Living History October 2002

By Crystal Conde Premium



You don’t have to travel to your ancestors’ homeland to get in touch with your ethnic heritage. You can experience it firsthand in the United States. New York World Festival: Music Around the Mediterranean is a three-day festival highlighting the music of Spain, Italy, Greece, Turkey, Morocco, Lebanon and many other Mediterranean countries. The World Music Institute and the Center for Traditional Music and Dance present more than 70 musicians and dancers from the New York area and abroad. From Sept 20-22 the festival takes place at the last remaining turn-of-the-century beer garden in New York City — Bohemian Hall. Join in the celebration as this remnant of the past becomes a National Historic Landmark. Workshops, concerts, lectures and dance classes are among the featured activities. Call (212) 545-7536 for more information.



The oral tradition of storytelling connects us to the past with tales of our ancestors’ adventures and everyday lives. The International Storytelling Center preserves this art form by hosting the National Storytelling Festival each year in historic Jonesborough. Master storytellers will capture your imagination and interest with their tales from the past. The festival celebrates its 30th anniversary this year, Oct 4-6. One festival favorite is Exchange Place, where featured storytellers from across the nation perform their best tales onstage. And anyone can give storytelling a try at Swappin’ Ground. Call for ticket information (800) 952-8392 or visit <>.



Do you have roots in Norway, Sweden, Denmark, Finland or Iceland? If so, here’s an ethnic festival that’s sure to bring out your Scandinavian side. The Twin Ports Scandinavian Festival will take place at Head of the Lakes Fairground in Superior on Oct 5. It’s a perfect opportunity to develop an appreciation for the Scandinavian art form of rosemaling. This intricate style of flower painting made its debut in the United States when immigrants from Norway introduced it in the mid-1800s. In addition, live music, baked goods and Scandinavian crafts are sure to be crowd pleasers. The festival runs from 9 a.m. to 4 p.m., and admission is $2. Call (218) 624-5158 or see <>.



Go for an evening stroll through the accurately restored village of New Salem, and learn what life was like in the 1830s. The New Salem State Historic Site was Abraham Lincoln’s home from 1831 until 1837. During Candlelight Tours at New Salem, you can visit Honest Abe’s old stomping grounds, guided by the light of candle lanterns. From Oct. 4-5 interpreters inside log homes will offer friendly, informational commentary while villagers passing by on covered wagons “head west.” You’ll even witness an encampment of the New Salem Militia. Call (800) 545-7300 or go on the Web to <>.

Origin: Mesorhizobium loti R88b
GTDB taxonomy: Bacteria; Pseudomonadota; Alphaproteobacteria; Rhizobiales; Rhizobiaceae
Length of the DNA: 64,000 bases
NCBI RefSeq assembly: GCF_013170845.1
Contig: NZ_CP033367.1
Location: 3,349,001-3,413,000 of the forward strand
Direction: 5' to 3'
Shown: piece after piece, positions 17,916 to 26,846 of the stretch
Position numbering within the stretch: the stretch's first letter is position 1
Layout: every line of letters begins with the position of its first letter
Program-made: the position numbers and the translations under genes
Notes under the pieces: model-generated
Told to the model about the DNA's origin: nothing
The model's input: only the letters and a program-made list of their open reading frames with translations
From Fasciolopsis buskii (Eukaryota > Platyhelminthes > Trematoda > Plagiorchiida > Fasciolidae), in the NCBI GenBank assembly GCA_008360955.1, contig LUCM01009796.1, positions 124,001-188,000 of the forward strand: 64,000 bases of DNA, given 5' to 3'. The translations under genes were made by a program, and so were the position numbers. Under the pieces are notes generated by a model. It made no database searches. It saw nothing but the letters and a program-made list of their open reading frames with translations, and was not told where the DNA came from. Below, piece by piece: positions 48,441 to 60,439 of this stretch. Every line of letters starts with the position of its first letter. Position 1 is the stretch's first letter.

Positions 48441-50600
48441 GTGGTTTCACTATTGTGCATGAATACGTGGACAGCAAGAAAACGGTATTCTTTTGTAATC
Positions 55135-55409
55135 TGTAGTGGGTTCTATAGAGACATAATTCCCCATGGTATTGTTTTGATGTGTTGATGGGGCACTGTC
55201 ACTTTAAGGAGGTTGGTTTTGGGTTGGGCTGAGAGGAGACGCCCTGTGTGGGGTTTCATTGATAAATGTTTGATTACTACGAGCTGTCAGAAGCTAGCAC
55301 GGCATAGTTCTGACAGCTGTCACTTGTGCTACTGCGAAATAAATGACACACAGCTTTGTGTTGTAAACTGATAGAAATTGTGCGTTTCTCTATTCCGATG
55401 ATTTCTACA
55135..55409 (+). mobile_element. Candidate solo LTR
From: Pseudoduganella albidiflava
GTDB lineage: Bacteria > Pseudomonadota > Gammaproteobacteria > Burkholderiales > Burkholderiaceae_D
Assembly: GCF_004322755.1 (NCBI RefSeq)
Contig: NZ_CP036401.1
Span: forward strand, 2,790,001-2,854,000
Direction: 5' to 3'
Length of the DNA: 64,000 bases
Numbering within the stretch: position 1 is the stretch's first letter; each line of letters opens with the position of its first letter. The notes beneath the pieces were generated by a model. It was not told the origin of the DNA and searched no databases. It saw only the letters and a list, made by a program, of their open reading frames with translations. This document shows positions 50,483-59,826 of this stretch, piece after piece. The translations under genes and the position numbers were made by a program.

Travel Directory



The country’s largest Scandinavian festival will celebrate its 25th anniversary Oct 9-12. The Norsk Hostfest is four days packed full of entertainment, ethnic foods and handmade crafts. Hundreds of craftspeople demonstrate wool spinning, pottery-making and other Scandinavian arts. At Viking Village in the Sky you can learn beading and other Viking skills. Another popular feature of the festival is the Black Plague Rat Game, which is big among adults and children. Knock the fleas off this life-sized, diseased “rat,” win a prize and pose for a picture with the festival’s notorious varmint. The zany fun doesn’t end there, though: In the Troll Beauty Contest on Oct. 12, children design Viking clothing and troll masks for a nontraditional beauty pageant. Order tickets by calling (701) 852-2368 or by visiting <>.



Now until Jan. 5, discover the nation’s playful past through the display of popular games at the New-York Historical Society’s Luman Reed Gallery. The Games We Played: American Board and Table Games From the Liman Collection shows visitors how Victorian families entertained themselves from the end of the Civil War to the beginning of the 20th century. Take on an opponent at one of the interactive game stations, sampling old-fashioned fun such as The Man in the Moon (1901), Rival Policemen (1896) and ‘Round the World with Nellie Bly (1890). Manufactured primarily in New York, the games illustrate stereotypical images prevalent at the time, gender roles and the shift from rural to urban lifestyles. Call (212) 873-3400 or visit <>.

From the October 2002 issue of Family Tree Magazine